Brian Sanders in his 2017 Exponential Resource online publication suggests the networked and growing church must shift its focuses because of our rapidly changing social culture. His observations are based upon ten years of church planting experience and systematic observations of growth. Specifically, he says that the church must shift from static to adaptive systems, from boastful to modest superstructures, from consumer to creator focused, from an ambiguous to simple definition of church, from a few to ALL called into mission, from control to servanthood in leadership, and from scarcity to abundance in mission.
The static to adaptive systems shift refers to creating an environment of experimentation, growth, learning, change, and adaptive operations. Most growing businesses today are focused on the same adjustments to the past way of doing things.
The boastful to modest superstructures shift refers to creating a relational community of smaller autonomous expressions of church. The larger gatherings cost much in people’s time and money to maintain. ISI’s M28 strategy of discipleship multiplication is perfectly suited for this.
The consumer to creator shift refers to how the church after WWII produced large churches which in the 1990s became more consumer-driven. Sanders says, “Now, the latest ‘creator economy’ (with all its threats and pitfalls) has built in the chance to tell the story of God by how we organize, mobilize, and release people. It is a way we create value in our lives and join with God in his work around us. ISI’s focus on next-level leadership development this year is an example.
The simple definition of “church shift” refers to a church form where smaller, more basic expressions of church are validated with full honor. What is the absolute minimum for a group to be called “church”? When international students return home, many times the only church they can experience is very small—possibly just an M28 group they started!
The few to ALL called into mission shift refers to a common culture and language that presumes all believers are called into mission. Isn’t that simply what the scriptures teach? All returning international students who know Christ personally are called to be examples of Christ to their culture and profession.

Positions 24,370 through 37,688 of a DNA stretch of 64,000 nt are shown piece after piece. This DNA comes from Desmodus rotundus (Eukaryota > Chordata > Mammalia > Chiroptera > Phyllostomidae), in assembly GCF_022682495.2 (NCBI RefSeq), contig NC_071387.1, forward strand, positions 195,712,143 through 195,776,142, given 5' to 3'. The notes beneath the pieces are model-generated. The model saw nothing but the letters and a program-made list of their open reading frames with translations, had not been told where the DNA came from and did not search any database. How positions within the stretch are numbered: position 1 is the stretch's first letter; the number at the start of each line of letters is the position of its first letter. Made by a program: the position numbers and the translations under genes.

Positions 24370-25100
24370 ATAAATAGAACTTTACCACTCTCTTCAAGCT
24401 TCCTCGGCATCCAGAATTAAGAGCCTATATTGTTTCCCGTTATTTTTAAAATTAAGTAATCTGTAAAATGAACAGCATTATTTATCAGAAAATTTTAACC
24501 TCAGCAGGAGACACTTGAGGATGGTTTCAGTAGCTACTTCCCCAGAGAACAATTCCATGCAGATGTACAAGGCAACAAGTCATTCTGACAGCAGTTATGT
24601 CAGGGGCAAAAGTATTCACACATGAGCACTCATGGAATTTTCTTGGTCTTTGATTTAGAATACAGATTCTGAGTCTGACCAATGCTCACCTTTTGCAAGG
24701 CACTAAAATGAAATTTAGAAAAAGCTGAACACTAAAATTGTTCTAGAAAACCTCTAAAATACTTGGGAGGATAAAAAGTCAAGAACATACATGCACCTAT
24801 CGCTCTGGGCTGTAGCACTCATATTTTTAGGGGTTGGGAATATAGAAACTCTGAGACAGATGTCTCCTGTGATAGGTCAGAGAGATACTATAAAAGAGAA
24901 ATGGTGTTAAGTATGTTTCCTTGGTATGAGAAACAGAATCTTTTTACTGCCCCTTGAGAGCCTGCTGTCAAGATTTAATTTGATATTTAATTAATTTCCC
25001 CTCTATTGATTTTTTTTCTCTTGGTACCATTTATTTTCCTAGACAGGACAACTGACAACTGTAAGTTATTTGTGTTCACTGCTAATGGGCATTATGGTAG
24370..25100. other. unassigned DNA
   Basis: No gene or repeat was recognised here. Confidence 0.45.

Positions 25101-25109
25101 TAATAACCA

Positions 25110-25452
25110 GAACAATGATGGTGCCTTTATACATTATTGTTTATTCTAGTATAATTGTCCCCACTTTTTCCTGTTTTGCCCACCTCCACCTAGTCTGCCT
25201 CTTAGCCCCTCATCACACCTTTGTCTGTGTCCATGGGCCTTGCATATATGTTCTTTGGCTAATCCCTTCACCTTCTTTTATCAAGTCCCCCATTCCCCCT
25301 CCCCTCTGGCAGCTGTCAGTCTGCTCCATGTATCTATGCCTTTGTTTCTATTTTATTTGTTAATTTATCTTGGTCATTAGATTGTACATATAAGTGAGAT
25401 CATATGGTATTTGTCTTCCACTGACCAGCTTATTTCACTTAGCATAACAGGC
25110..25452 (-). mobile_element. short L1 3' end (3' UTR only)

The control to servanthood in leadership shift refers to a leadership culture that is intolerant of megalomania and only promotes servants to positions of leadership. ISI’s Vision Leadership Conference for potential future world leaders will teach and model this principle.
The scarcity to abundance in mission shift refers to a culture of gratitude and the shared belief that there is always more than enough. The Lord’s provision comes as we follow him prayerfully and wait for his timing. ISI’s recent acquisition of a building after praying and waiting more than ten years is an example. The Lord abundantly provided in his way and in his time!
God’s Word reminds us in Prov. 16:3 NLT that we must “Commit your work to the LORD, and then your plans will succeed.” This remains true no matter how rapidly the culture shifts and social change occurs. Prov. 16:9 says simply that “We can make our plans, but the LORD determines our steps.” That gives us the courage and security to continue to step our as we follow the Lord’s lead.
Principles cited in this blog: Social change is rapidly occurring and we must shift to adapt to it; simpler structures led by servant-leaders who mobilize and release people for ministry are needed; the Lord provides for all ministry we pray for, wait on him for, and follow him in doing.
Application for ISI ministry: ISI is paying attention to these changes and seeking to respond under the Lord’s leading to all of the needed shifts in ministry.
Next blog topic: The Muslim World
Doug Shaw with Derrah Jackson
 The Networked Church: 7 Critical Shifts for Moving Beyond Mega and Multisite